interview francine houben mecanoo designboom
the model workshop at mecanoo
image © harry cock

 

 

 

DB: how – and to what extent – do other creative fields influence your architectural work?

 

FH: the dutch theatre is very avant-garde, and I have many friends in that circle. I think that it’s possible to trace theatrical elements throughout mecanoo’s projects. not only have we always worked on theatres, such as the trust in amsterdam or the toneelschuur in haarlem, but the idea of dramatic ways of circulating through a building (such as in the library of birmingham) or the way a space is lit is often inspired by stage design.

 

our signature colour, mecanoo blue, is in fact a stage paint!

interview francine houben mecanoo designboom
trust theatre, amsterdam (1996)
image © christian richters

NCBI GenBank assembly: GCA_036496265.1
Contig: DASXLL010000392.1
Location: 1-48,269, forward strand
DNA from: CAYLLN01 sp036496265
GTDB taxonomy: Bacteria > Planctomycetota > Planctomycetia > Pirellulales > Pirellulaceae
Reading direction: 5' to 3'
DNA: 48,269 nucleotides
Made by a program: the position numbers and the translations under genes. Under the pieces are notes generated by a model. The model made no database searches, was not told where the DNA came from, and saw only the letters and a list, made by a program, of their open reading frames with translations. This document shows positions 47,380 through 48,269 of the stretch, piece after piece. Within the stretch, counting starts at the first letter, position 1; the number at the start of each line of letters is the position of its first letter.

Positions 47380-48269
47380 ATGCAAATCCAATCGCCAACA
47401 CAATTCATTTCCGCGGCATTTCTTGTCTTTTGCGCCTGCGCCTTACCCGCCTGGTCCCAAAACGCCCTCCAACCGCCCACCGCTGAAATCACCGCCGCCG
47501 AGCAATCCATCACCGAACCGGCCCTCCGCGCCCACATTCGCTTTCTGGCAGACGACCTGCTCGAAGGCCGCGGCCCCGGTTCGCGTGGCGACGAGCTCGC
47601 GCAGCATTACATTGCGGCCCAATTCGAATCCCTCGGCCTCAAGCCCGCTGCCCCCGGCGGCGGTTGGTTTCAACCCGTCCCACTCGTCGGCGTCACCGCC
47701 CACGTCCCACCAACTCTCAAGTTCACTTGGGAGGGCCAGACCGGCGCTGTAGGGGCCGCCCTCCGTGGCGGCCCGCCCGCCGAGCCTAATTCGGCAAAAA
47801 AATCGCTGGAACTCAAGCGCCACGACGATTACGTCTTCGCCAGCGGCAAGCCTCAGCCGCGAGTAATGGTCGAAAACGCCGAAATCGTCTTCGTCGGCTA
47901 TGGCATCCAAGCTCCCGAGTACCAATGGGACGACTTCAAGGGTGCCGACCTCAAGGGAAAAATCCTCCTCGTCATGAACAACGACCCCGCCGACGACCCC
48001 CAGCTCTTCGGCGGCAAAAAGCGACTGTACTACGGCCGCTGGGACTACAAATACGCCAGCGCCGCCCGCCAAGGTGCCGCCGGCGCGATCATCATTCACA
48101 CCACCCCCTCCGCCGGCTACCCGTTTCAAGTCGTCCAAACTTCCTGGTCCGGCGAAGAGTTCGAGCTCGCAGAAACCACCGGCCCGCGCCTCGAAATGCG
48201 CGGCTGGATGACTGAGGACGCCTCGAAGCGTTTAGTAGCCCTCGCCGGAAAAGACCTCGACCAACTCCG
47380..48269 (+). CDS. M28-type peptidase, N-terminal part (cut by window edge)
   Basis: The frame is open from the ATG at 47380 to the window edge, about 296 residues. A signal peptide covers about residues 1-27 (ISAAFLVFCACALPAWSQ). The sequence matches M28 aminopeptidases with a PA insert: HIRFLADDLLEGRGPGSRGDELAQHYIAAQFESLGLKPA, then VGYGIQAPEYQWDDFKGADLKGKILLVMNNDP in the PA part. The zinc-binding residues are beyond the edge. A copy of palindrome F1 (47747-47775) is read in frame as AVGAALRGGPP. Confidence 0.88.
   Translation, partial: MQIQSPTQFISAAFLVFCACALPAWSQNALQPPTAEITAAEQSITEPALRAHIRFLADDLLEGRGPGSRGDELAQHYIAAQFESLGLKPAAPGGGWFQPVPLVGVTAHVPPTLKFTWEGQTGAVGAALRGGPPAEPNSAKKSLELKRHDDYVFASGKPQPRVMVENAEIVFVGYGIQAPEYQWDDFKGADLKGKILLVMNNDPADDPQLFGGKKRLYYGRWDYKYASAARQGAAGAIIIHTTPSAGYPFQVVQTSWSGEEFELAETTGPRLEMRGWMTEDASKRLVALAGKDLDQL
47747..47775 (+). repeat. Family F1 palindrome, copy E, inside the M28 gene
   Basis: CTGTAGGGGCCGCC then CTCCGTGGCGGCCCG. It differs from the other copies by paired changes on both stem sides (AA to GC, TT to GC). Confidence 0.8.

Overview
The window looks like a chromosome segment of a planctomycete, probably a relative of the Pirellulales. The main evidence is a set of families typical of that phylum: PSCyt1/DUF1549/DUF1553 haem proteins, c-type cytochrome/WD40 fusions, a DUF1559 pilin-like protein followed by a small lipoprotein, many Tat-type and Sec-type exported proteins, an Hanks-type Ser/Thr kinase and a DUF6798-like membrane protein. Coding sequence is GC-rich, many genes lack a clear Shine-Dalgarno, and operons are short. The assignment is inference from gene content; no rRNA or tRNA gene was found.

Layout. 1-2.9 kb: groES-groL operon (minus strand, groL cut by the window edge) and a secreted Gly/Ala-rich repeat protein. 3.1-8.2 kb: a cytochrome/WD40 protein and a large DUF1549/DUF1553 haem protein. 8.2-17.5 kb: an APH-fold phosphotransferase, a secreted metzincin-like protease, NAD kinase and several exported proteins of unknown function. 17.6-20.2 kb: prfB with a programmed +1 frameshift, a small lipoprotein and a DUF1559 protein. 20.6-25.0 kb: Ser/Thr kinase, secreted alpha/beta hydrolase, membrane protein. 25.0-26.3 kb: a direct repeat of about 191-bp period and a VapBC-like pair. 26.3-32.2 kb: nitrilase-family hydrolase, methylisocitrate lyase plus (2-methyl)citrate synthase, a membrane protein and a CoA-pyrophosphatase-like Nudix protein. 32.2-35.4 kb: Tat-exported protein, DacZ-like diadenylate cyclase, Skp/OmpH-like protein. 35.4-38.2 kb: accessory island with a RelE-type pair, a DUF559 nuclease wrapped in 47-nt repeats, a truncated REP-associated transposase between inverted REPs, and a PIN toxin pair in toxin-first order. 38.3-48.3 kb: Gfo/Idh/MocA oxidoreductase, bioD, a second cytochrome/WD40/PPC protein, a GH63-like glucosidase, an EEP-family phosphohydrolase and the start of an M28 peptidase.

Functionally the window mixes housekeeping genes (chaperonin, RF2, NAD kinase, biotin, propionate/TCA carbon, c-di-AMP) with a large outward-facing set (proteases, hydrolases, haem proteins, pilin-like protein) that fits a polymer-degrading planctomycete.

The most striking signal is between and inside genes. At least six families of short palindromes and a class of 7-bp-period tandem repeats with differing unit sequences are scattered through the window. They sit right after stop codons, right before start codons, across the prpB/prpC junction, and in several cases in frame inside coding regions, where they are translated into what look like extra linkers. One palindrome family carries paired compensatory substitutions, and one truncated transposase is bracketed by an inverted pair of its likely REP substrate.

interview francine houben mecanoo designboom
rising through the rotundas of the library of birmingham (2013)
image © mecanoo

 

 

 

DB: which architects or designers working today do you most admire?

 

FH: there are so many great architects working right now, though the work of álvaro siza always reminds me of the late 1980s, when he often worked from our offices in delft whilst we were collaborating on projects in the hague. our work together taught me how to design with renewed freedom and ‘sculpturality’. you could say that it was his by working with siza that liberated me from the modernist way of thinking.

 

DB: can you tell us about any projects you are currently working on that you are especially excited about?

 

FH: we have so many fascinating projects in the practice right now. our work on the new university of manchester engineering campus (UK) is just one of these. the particular challenge there is that we’re bringing together three vast faculties into one complex in the very heart of the city. this means that we’re working with a lot of other disciplines to develop complex laboratories and new kinds of learning spaces. I think that if you want to be an innovative practice, you have to embrace these kinds of exciting interdisciplinary architectural opportunities.